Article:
Total Return Through Dividend Growth
Crawford Dividend Growth Fund
US > >
Mar 24, 2010
52 Week HL
17.92 - $13.37
Sep 29, 2017
Q: What is the history of the company and the fund?
A : Crawford Investment Counsel was founded in 1980. We are an independent and employee-owned investment management boutique firm located in Atlanta, Georgia. We have twenty-six employees including an equity research team of eight investment professionals. Currently, we manage about $2.6 billion in assets.
We have been servicing individual and institutional investors for almost three decades. In addition to our mutual fund, we separately manage equity and fixed income accounts.
The Crawford Dividend Growth Fund was established in 2004, however Crawford Investment Counsel has employed its Consistent Dividend Growth strategy since 1980. The investment objective of the Dividend Growth Fund is to provide attractive long-term returns while protecting capital in down markets.
Q: What core principles guide your investment philosophy?
A : Our primary focus is on undervalued, high quality companies with strong balance sheets. We look for companies with an attractive combination of dividend yield, dividend growth, and valuation. We believe high-quality stocks purchased at an attractive valuation leads to superior risk-adjusted return over the long term. We are convinced that dividends are a superior way to measure quality and consistency. Companies that are able to pay and grow their dividend tend to have attractive cash flows and financial strength. Dividends reflect a company’s confidence in the future of their business.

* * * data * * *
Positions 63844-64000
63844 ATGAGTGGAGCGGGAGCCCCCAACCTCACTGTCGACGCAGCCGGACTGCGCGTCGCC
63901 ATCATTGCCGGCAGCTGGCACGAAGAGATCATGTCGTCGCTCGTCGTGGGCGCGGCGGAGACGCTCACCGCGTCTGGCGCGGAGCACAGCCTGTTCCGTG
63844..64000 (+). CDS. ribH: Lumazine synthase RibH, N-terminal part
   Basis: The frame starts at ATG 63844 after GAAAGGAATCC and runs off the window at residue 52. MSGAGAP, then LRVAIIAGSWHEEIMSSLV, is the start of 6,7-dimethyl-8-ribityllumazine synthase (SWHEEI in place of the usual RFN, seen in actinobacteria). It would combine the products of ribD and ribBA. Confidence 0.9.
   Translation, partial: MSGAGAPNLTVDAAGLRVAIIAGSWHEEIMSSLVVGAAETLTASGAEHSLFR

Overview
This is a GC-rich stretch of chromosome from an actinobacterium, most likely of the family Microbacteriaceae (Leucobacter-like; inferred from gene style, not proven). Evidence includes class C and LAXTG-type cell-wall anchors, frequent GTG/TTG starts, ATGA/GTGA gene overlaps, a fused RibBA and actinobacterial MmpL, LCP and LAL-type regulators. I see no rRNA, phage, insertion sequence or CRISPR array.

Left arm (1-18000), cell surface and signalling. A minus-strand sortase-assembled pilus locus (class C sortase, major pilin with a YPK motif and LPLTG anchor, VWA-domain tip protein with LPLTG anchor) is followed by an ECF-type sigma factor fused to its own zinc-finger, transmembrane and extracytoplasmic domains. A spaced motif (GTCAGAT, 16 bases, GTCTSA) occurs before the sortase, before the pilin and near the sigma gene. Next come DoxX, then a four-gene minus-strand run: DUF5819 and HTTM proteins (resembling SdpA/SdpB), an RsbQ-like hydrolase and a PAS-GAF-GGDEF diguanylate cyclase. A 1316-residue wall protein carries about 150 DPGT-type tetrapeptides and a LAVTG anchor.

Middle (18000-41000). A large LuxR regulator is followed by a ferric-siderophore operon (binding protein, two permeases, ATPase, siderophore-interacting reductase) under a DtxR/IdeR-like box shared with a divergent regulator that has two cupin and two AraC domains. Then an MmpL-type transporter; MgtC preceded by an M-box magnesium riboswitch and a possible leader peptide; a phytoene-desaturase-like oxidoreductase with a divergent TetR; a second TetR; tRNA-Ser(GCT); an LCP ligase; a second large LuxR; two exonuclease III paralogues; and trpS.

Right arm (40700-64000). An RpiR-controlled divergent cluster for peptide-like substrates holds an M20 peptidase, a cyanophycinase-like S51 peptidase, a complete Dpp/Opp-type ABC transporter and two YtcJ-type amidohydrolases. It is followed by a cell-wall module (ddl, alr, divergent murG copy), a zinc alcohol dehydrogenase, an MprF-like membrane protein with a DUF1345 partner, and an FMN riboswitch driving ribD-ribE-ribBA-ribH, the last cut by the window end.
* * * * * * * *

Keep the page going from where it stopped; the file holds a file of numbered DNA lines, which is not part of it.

Q: How do you convert your investment philosophy into a consistent investment strategy?
A : There are a couple of ways to answer this question.
First, our investment process has historically provided capital protection in difficult markets and a pattern of returns that has exhibited less volatility or more consistency than the appropriate indexes and our peers. This consistency of returns is due to our focus on undervalued, high quality companies with strong balance sheets.
We also take great pride in the consistent application of our investment strategy. We have been investing for almost 30 years in undervalued, high quality companies that grow their dividends. Dividends are not a fad for us. Our research team has an average tenure of 14 years at the firm, which is vitally important to the consistent application of our investment strategy.
Q: What are the analytical steps in your research process?
A : We start our investment process by identifying all U.S. exchange-traded companies that have paid dividends and increased their dividends over a ten-year period. The stocks must also meet certain trading volume requirements. Currently, about 400 high-quality companies meet this criterion.
There are eight analysts on our research team and we work together to monitor the stocks that are in our universe. Industry responsibility is divided among the analysts with each analyst researching and monitoring stocks in their assigned sectors. Every stock is rated based on fundamentals, valuation, and its overall merits. Analysts present buy recommendations to the investment team at the twice weekly meetings. The full investment team as a group conducts further research and ultimately votes on recommendations for inclusion of the stock in the portfolio.